Earlier this week we premiered the track, ‘Sorrow Upon You’ for the indie-pop duo, Southernayers. The track displays the duo’s vast talent in the genre with a slow build entering into vibrant synths backed up by Mick’s deep vocals.
Finding inspiration in unique places, Southernayers cite from the more traditional music sources such as Bowie, Joy Division, and Jellyfish to the inherent human qualities displayed in documentary TV series. Together, Mick and Kaylee strive for a balance between the heartfelt lyrics and the lighthearted pop tone that they excel at.
Hi Mick and Kaylee, thanks for taking the time to chat with us. How has your year been going so far?
Thanks for having us! It’s been quite busy. In the past year, we have released two EPs and a bunch of single tracks. It feels like we are in a creative hotspot that we are trying to keep going.
How did you two come together and begin making music as Southernayers?
One night at a show at the Bucksnort Saloon in the tiny town of Marlin, TX, I met a young singer named Kaylee.
She asked if I could play a Sublime song, so she could sing it. And I did. We had an instant connection.
That moment inspired the song, ‘A Life Sublime’ and our musical partnership. Kaylee was didn’t have much experience recording, but she had a wistful pensiveness that is pretty rare. It reminds me of Karen Carpenter. When we record, I try to draw that silky sadness out of her as much as possible. We’ve gone to some dark places to capture that emotion. Sometimes I make her cry.
What have been some of your defining moments in music so far?
The day we finished mixing our song ‘Slumber’ we had a cathartic moment. We both listened to it knew that our music had arrived. We had our sound. That song was well-received across the board, by critics and our fans alike. It was just one of those where you knew it was special. In that song, we found our collective voice.
If you could paint a picture of your unique sound, what would it look like?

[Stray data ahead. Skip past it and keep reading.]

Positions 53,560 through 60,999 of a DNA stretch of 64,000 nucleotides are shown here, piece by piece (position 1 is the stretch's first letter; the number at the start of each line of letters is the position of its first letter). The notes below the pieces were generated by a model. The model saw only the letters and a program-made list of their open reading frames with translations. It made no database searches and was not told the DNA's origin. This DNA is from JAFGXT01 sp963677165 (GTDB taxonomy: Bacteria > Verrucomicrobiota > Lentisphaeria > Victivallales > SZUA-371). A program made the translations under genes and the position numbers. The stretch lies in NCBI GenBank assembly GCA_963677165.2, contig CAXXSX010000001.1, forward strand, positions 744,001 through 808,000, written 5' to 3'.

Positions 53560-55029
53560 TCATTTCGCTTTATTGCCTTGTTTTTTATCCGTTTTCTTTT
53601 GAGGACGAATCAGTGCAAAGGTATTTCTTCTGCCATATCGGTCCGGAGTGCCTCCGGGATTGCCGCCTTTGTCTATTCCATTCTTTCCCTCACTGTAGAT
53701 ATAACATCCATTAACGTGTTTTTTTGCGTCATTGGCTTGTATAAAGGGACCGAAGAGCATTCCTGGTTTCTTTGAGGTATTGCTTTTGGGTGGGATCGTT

It would have the raw emotion and abstract passion of a Basquiat and the unapologetic pop culture brass of a Warhol. And somehow include Pretty in Pink.
Your track, ‘A Night Devine’ has some definite Bowie elements to it. Who are some of the other artists who have been major influences on your sound over the years?
Oh yes, Bowie for sure. He was pure honesty. All of those poignant, honest pop songs from the 80s really inspire our compositions. Songs from bands like The Psychedelic Furs, Depeche Mode, Human League, George Michael, Culture Club… They wrote from a place of sincerity. Today, snarky irony driven indie music has gotten to a point where its dryness has caved in on itself and in many ways has become meaningless. It got too cool for its own good and forgot to expose itself. Also, Trans Am, Tom Waits, Willie Nelson, Wire.
What is the most important thing for you when putting a song together?
The rhythm track. Once we have the drums and chord changes in place, it’s all topline work. Leading melodies and words are the fun part.
Tell us about the inspiration behind your latest single, ‘Sorrow Upon You’.
There is this show on the ID channel called “Female Killers”. Each episode is a true-crime doc of a woman killing her spouse. I’ve been obsessed with that show. I was writing while watching it. ‘Sorrow Upon You’ is a song of revenge about a husband stalking and killing his estranged spouse after she tried to kill him. I guess it’s kind of dark, but she had it coming.
Break it down for us, what can we expect from you in the near future?
Currently, we are a recording band. We are going to keep cranking out the best songs we can create and push them across avenues like Soundcloud and Spotify until we create a demand for a tour. Building a distribution network has been our main focus outside of production and writing. From day one we agreed to never be a “local” bar band. I’ve spent the past decade as a session/tour player and we have a great band ready to hit the road when the moment is right. Ultimately, we really just want to create wonderful, memorable songs that make people cry.
Famous last words?
Once in a while, a knife is sure and true.